KC Underweight Deals: Can This Beer Bear The Competition?


Today, we are taking a close look at a new startup on the Razitall platform – Borealis Rare Iceberg Beer. Borealis is being marketed as the “True Beer of the North” with the founders saying that they have made the perfect beer from perfect water. That is, water harvested from Canadian icebergs. The mineral-free water of the icebergs is considered to create smooth and refreshing beer.


To their credit, Borealis has an efficient production plan and has secured relationships with retailers, distributors, and clients across its initial Asian-target market. Management reports on its offering page that the response in Hong Kong, Thailand, Taiwan, China, Singapore, Japan, and Australia, has been beyond expectations. The company also plans to spread itself in the European and North American markets in the future as well.


In spite of the high-quality production mechanism and an excellent vision, we have a few concerns regarding the future potential of the company.


The most significant is the beer market itself. We have no doubt that the beer’s taste is unmatched and that water form a Canadian iceberg does indeed make for a refreshing taste. The trouble arises one once considers that the market for craft beers is highly saturated.


At the same time, it is not yet clear and documented whether the iceberg water makes a huge difference to the taste or not. Borealis has a strong competitor in Quidi Vidi Brewing Company. Quidi, too, uses water from icebergs of Newfoundland and Labrador to brew its beer. Despite this draw, Quidi has failed to gain renown.


Below we review the drawbacks of Borealis Rare Iceberg Beer in terms of the concerns that we have with its ability to return rewards to investors.


Borealis Rare Iceberg Beer: Raising on Razitall

1. Late to the party

There’s no other way to say it: craft beer has been a booming market. Unfortunately, as its most recent entrant, Borealis seems to be trying to catch what is now a decade-long trend.

Craft beer is available everywhere in the US and Canada and the only way a new company could surpass the existing leaders is through uniqueness. Even then it can be challenging.

To get a real picture, consider the number of breweries in existence in the US each year since 2012:

                              Source: National Brewers Association.

With more than 6,000 breweries as of year-end 2017, the market is highly saturated. At the same time, due to competition, many breweries keep closing each year only to be replaced by still more. In our view Borealis is late to the Craft-beer boom.

2. Marketing or Brewing?

Unfortunately, we are not convinced that Borealis’ uniqueness claim is strong enough to break through the “noise” of a boisterous craft brewing market.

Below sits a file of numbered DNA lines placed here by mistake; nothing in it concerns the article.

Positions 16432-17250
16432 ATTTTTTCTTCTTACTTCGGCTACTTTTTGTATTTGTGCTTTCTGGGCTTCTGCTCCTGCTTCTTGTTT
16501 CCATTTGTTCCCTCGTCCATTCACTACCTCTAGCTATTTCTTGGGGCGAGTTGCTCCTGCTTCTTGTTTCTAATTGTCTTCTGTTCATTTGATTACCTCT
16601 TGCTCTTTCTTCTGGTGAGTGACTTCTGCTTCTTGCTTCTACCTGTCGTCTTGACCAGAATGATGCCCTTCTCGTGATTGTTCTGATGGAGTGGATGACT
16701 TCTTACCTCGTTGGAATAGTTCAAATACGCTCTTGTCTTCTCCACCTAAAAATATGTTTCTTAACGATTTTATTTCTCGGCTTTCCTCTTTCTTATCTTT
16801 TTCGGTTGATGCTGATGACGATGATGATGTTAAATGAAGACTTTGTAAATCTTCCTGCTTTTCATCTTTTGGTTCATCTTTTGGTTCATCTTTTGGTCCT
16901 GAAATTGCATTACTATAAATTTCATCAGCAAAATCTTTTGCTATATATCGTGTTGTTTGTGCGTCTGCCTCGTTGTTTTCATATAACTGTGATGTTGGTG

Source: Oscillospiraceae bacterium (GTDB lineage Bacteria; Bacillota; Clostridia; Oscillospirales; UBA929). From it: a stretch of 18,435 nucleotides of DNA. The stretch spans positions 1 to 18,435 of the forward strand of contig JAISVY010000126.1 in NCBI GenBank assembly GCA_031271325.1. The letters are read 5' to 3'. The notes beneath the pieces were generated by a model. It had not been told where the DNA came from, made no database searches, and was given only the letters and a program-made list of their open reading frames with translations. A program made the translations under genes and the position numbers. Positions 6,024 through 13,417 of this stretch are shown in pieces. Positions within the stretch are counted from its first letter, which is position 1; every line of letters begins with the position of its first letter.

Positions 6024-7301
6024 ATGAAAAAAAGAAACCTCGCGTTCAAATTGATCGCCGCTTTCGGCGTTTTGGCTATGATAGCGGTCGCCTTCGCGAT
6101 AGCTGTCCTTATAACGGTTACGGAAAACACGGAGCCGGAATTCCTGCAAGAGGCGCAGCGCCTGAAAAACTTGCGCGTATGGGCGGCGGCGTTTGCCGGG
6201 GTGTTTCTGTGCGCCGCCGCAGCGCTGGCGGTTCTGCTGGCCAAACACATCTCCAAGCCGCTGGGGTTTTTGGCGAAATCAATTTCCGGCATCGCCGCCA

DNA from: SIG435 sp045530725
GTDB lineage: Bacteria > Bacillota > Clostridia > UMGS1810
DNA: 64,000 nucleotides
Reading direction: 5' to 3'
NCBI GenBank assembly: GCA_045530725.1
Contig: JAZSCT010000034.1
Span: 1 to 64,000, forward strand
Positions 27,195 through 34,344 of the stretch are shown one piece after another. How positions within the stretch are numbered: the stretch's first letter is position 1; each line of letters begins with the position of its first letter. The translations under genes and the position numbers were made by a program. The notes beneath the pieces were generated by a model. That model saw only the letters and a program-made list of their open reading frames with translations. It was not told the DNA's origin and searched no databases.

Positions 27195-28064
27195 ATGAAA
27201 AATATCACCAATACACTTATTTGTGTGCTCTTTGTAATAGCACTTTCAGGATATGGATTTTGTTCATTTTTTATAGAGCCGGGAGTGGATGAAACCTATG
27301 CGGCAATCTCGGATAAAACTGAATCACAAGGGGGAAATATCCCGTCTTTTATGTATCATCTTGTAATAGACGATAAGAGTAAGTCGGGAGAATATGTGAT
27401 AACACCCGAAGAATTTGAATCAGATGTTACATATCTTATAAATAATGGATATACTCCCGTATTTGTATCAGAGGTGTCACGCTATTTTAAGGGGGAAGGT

What makes Borealis different from the other breweries is the iceberg water. It is, of course, a pleasant thought to have beer made from untouched waters of 150,000 year old icebergs. But will it be enough to help it go mass-market? We are left to wonder.

Borealis founder Ron Stamp has 35 years of experience in international sales and marketing – not brewing. We enjoy a good marketing campaign as much as the next person, but we are left to wonder if Borealis has what it takes to win over craft-beer enthusiasts while many other founders, notably Boston Beer founder Jim Koch, are “brewers first and marketers second.”

As one beer rating site put it:

“Borealis Rare Iceberg Beer smacks of a gimmick. This is sold as a pilsner and, indeed, the only thing this beer has which makes it different is the iceberg angle. The brewery makes only this beer, and I can’t even see it for sale in its native North America.  It’s a plus to have beer brewed from clean and untouched waters, but you can also say that taking the trouble to secure water from 150,000-year-old icebergs only to have them used in an inspiring beer is a waste of precious world resources.” – Doug’s Beer Republic


Underweight Deal


We are assigning an underweight deal rating to Borealis Rare Iceberg Beer.


The company will have to spend a fortune on marketing itself to set itself apart from the other players in the market. This assumes the market accepts it as more than just a marketing ploy.


Even if they become successful in creating consumers, retaining them will be an uphill task because the uniqueness claimed through the taste and purity of iceberg water may not be enough to differentiate the beer from others.


It’s important to keep in mind that there are thousands of craft breweries the world over. This, coupled with the company’s lack of financial results or of solid future projections, makes this deal one we will pass on until seeing actual distribution success via the high end market it claims to be pursuing internationally.


If you have any questions regarding the underweight rating of Borealis Beer, you can reach us at hello@kingscrowd.com.

About: Sean O'Reilly

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